While Alberta is unlikely to separate anytime soon, frustration in western Canada suggests there’s the potential for the rise of a regionally specific political party to represent the West in Ottawa.
New polling from the Angus Reid Institute shows that 68 per cent of Canadians countrywide think Alberta separating “would never happen,” so the federation is unlikely to break up any time soon. But the same polling, part of a series on western identity, concludes that should a regional party spring into existence, it would upend the political power balance in the four western provinces.
“This poll finds a hypothetical ‘Western Canada Party’ leading or tied for the lead in vote intention in each of the four western provinces,” the report says.
That is wholly theoretical. Nobody has yet stepped forward to create an explicitly western political party. But this theoretical party could grow out of a region that’s dissatisfied with Ottawa’s treatment of it. Seventy-three per cent of those polled in Manitoba, Saskatchewan, Alberta and British Columbia believe resentment against the federal government is growing.
“That even the idea or concept of such a party captures the imagination of more than one-in-three Western Canadians is highly significant,” says Shachi Kurl, executive director of the Angus Reid Institute. “It shows the ‘national’ parties are not succeeding in reflecting or representing the West as well as they might hope to be.”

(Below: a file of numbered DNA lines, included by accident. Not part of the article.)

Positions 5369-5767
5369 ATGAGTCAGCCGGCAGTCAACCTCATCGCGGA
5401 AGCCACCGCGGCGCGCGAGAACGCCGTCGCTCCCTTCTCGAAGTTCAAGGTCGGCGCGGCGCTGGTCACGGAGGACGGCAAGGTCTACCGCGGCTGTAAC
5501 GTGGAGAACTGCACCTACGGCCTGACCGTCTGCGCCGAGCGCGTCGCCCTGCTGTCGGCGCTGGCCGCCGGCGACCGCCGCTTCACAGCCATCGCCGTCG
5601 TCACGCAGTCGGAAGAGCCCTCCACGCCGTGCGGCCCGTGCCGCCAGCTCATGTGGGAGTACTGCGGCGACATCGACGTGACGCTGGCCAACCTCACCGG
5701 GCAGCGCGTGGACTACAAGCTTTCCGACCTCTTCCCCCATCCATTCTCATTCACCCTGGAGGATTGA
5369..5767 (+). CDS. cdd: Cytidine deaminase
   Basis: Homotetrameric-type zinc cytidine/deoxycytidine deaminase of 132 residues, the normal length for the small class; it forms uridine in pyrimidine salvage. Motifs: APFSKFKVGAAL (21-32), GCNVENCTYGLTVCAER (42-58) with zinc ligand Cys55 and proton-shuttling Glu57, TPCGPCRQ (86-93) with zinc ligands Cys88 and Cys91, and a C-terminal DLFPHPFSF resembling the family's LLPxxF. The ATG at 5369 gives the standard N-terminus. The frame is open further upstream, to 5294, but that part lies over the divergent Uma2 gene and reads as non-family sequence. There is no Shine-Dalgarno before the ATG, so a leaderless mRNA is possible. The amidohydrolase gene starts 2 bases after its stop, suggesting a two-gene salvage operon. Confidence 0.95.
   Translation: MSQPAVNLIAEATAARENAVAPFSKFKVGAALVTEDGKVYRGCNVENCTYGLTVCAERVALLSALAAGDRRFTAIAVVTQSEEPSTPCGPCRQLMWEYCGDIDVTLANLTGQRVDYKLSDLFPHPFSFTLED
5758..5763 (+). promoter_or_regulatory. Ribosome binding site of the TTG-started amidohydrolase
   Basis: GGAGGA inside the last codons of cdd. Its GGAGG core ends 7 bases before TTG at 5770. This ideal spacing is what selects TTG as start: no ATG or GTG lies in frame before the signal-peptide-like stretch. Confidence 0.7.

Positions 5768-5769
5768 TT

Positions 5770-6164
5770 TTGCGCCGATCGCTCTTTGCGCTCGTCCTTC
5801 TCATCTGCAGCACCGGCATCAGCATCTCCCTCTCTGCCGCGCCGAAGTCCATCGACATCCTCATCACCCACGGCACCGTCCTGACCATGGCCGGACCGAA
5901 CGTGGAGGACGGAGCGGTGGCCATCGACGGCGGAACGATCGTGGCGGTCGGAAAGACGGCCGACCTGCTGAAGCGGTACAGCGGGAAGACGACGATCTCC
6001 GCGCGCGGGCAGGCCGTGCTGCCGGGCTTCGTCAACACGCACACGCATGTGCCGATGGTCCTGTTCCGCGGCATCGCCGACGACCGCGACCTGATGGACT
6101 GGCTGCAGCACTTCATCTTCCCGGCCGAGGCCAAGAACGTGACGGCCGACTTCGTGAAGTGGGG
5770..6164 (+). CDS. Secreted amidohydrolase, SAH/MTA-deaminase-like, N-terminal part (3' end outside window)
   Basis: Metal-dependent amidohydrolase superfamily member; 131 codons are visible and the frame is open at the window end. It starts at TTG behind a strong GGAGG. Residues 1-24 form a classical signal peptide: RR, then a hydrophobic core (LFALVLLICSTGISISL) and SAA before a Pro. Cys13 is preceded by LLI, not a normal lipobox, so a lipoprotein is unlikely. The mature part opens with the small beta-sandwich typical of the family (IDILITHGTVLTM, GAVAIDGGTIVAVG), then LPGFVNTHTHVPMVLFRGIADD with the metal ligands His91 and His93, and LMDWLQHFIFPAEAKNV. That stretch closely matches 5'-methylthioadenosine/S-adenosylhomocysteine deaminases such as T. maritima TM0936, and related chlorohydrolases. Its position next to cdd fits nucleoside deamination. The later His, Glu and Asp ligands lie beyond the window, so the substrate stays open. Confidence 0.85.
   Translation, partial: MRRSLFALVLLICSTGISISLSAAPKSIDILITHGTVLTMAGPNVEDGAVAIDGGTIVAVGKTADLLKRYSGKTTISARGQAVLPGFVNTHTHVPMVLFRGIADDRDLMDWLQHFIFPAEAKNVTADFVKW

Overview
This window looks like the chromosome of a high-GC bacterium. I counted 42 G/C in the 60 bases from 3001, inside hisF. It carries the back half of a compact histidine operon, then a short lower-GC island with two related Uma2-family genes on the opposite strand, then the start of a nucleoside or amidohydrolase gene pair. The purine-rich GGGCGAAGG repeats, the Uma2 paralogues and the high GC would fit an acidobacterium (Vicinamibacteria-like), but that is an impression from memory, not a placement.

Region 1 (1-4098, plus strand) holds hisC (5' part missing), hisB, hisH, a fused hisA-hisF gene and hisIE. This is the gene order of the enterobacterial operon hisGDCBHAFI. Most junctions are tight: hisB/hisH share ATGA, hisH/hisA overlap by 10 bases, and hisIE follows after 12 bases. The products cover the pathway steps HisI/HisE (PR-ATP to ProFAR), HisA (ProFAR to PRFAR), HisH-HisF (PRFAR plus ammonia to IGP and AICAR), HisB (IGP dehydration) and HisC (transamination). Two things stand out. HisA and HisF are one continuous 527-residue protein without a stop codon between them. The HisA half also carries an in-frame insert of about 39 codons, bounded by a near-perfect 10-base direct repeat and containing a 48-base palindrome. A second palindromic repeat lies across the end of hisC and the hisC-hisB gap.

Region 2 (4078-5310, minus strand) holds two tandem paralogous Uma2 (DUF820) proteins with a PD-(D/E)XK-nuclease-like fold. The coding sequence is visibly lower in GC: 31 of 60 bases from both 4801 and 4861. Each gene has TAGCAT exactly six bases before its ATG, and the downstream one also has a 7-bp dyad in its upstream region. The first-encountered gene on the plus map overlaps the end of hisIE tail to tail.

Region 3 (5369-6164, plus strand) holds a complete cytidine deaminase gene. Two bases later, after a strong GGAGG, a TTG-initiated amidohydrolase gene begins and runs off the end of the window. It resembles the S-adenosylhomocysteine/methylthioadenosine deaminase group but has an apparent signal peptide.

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So perhaps there is space for a regional party.
“Yeah, we did that and all the conservatives are together now, and if they want, I just say ‘have at it,’” said Deborah Grey, the Reform Party’s first-ever member of Parliament. “It was 30 years ago we put the Reform Party together and they’ll have to see if they’re going to splinter, and then we, you know, do it all again. That makes me weary, actually, thinking of that.”
The Angus Reid polling, when mapping vote intentions, shows that 35 per cent of respondents would vote for the western party, but that only narrowly beats out the Conservative Party of Canada, which would get 29 per cent, overall. Only in Manitoba does this hypothetical party not take the lead — and even then it’s tied at 27 per cent with the Conservative party.
Jared Wesley, a political science professor at the University of Alberta, cautioned against taking the results of one poll at face value, especially since protest votes in the West are normally locked up by the NDP on the left and, when the Conservatives are in opposition, they get those votes on the right.
The exception, of course, is the Reform Party, which sprang up out of anger at the Conservatives under Brian Mulroney, and what was seen as a too-conciliatory approach to Quebec.
Still, the Angus Reid polling found that support for a western party drew intended votes from all other major political parties, the New Democrats, the Liberals and the Conservatives.
“If the numbers are accurate, I think the NDP and the Conservatives might have some rethinking to do about their brand and image in the West,” Wesley said. “I don’t understand why conservatives would be turned off by having a western Canadian leader, first of all, Andrew Scheer, and I haven’t seen him make any mistakes necessarily with the western Canadian vote.”
Still, said Kurl, there is a history of protest votes against the Conservative party.
“There was much resentment among western, grassroots conservative voters when, under Stephen Harper, they perceived his focus and priority shifting from the West to Ontario and Quebec,” she said.
“Now they have Andrew Scheer, whose current stance on supply management, among other issues, will likely do little to endear him to conservative western voters who once again perceive themselves to be on the outside looking in.”
The polling was done online, among a sample of 4,024 Canadians who are members of the Angus Reid Forum’s polling panel. The margin of error is +/- 2.5 percentage points 19 times out of 20.